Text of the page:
Photo : Gyles Dias/Tennis Canada
Award-winning photojournalist Peter Power has an eye for storytelling.
Positioned behind the baseline for Félix Auger-Aliassime’s Centre Court match on Wednesday morning, he was in prime real estate to capture much of what he needed. Working with the team at Tennis Canada for this year’s tournament, he’s sure to snap tons of wide-angle photos that include the crowd and scenery but admits his signature style is naturally more inclined towards closer images that focus more on the face, racquet and ball.
“I try to give them those really tight action photos with lots of sweat spraying, good expressions, grimacing, smiling, sweat coming off the hands, the ball hitting the racquet and fuzz flying in the air,” said Power. “You don’t see that stuff in the (wider) pictures. We wanted to get those really strong sporting images of Felix, but we also wanted to make sure we’re getting the overall stadium, the facility and fans in the seats, things like that.”
Power is in his fifth year working the tournament and his first year as lead photographer overseeing a group that includes fellow award-winning veteran Tyler Anderson, up-and-coming talent Gyles Dias and star photo editor Christopher Tanouye. The team typically starts the day between 8:00 and 10:00 a.m. on the schedule. With the evening sessions starting at 7:00 p.m., they are on site until the day is finished which can sometimes go until midnight.
“It’s long days and everybody’s working hard,” said Power. “At the end of the night, I keep telling the guys, ‘You go home, I’ll cover the last match,’ but nobody wants to leave. There’s a lot of enthusiasm and fantastic attitudes. Everyone is just happy to be part of the team.”
Making sure they are covering everything happening at the National Bank Open presented by Rogers and doing it well, is the name of the game for Power and the team. Depending on the scale of the match and court it’s being played on, they could have between one and all three photographers taking pictures. In addition to shooting from behind the server and from the photo pit, photographers also have access to the roof to shoot from above.
The team is also capturing off-court action of athletes training and socializing. For a photographer working an event like this, “flexibility is key,” says Power. Special requests often come in as well. On Wednesday morning, he rushed out to shoot Daniil Medvedev arriving in a BMW.
Prior to joining the tournament for the first time in 2016, Power had photographed the event during the 17 and a half years he was with the Toronto Star and seven-plus years at the Globe and Mail. He started working independently in 2014 and now runs his own photography business and teaches at Humber College. As the photography lead, he’s also tasked with making sure photographers from other outlets are observing COVID-19 protocol. Thankfully there haven’t been any major issues.
Power’s portfolio includes a wide body of work ranging from wildlife to fashion. He’s been shooting sports since the start of his career and covering events like the Olympics and World Figure Skating Championships. Power has won four National Newspaper Awards, one of which was for sports photography and has been nominated nine times. For him, the job is less about taking pictures and more about capturing a narrative as it unfolds.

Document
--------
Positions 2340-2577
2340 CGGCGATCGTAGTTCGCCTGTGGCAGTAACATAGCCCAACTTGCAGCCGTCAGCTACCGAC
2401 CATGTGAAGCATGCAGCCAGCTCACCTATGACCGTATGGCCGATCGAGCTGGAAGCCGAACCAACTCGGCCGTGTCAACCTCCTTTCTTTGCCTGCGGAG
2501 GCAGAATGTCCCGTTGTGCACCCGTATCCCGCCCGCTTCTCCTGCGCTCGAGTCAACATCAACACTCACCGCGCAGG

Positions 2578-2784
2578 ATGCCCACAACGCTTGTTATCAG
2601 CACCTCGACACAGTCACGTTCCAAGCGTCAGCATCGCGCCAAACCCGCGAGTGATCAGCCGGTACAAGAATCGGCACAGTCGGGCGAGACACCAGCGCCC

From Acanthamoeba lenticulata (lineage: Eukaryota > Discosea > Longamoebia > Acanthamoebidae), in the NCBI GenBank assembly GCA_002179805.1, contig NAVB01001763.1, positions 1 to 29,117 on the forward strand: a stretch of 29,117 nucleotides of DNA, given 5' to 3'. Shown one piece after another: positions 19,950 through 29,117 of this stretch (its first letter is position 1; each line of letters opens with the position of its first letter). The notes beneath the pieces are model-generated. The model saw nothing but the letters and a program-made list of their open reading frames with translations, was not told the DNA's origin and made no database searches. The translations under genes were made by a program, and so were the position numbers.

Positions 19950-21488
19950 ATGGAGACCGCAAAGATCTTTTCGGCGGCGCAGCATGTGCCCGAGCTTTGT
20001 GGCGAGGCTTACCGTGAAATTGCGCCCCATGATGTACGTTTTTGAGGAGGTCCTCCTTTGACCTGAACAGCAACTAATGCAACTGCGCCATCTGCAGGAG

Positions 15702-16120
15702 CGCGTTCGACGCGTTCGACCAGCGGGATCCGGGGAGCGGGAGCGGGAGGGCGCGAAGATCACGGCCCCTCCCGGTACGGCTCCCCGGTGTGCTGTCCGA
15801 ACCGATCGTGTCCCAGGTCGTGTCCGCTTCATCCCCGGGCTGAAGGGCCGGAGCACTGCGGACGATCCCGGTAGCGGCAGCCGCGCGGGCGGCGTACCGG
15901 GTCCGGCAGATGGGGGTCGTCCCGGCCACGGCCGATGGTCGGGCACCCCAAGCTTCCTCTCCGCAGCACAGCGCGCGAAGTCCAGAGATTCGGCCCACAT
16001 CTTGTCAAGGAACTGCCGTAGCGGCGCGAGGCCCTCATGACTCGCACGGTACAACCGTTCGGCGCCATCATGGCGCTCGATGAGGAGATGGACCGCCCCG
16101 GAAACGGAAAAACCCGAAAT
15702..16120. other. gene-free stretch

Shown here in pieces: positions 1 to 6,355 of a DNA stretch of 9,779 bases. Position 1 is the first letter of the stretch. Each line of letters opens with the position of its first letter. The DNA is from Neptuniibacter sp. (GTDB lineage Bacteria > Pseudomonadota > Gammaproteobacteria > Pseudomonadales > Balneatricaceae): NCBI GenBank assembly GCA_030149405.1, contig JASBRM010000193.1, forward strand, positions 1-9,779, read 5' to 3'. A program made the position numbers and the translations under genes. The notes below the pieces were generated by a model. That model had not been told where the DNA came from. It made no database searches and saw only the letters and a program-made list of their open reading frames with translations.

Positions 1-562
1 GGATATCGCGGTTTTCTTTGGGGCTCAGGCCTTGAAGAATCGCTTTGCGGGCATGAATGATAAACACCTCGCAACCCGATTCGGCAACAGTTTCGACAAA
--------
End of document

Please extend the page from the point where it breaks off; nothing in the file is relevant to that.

“It’s about storytelling,” said Power. “You can have one athlete in competition, another athlete in conversation with a coach, another one relaxing on the lawn, two players laughing together—Anything that will say this is the life of the athlete from the moment they arrive until the moment they go home in the evening. It’s good to be able to capture those different moments to sort of encompass the whole story.”
COVID-19 has impacted the way photographers are able to do their job. Off court, facial expressions tell a very important part of the story but are hard to capture behind a mask.
In previous years at the event, photographers have had a lot of access to athletes but with the new safety protocols in place, much of that has been limited, but there has been a silver lining.
The concourse area behind the main building that in previous years was lined with kiosks, restaurants and filled with patrons is now a restricted area. This year it has been converted into an athlete recreation area with a tent, workout equipment and a large green lawn space for them and their families to enjoy. It’s become a great area for photographers to grab some behind-the-scenes candid’s of the tournament’s stars.
“I think they’re enjoying that space tremendously,” said Power. “They’ve been doing everything from throwing a football around, kicking a soccer ball, playing with beanbags and just generally enjoying the weather. There are tables where some of the family or spouses are sitting and there are strollers, things like that. It’s quite neat to see. We’re enjoying seeing them in it and taking pictures of them there. So, we lost one thing this year, but we sort of gained another one.”
As photographers on court, they are always thinking about angles, so a lot goes into choosing spots at the top of a match such as projecting where the players are going to go and taking background imagery into account. When it comes to capturing off-court action, it’s more about being a fly on the wall and gaining a connection with the subject that creates the magic every shutterbug is looking for.
“With the athletes, they’re very accustomed to having photographers and media around them so they kind of see and just go about their thing,” said Power. “There’s no real stealth or anything involved. If they get distracted by you for a moment, you just kind of stick to your guns, keep doing what you’re doing. They go back to normal and the real moments come back and your pictures just get better.”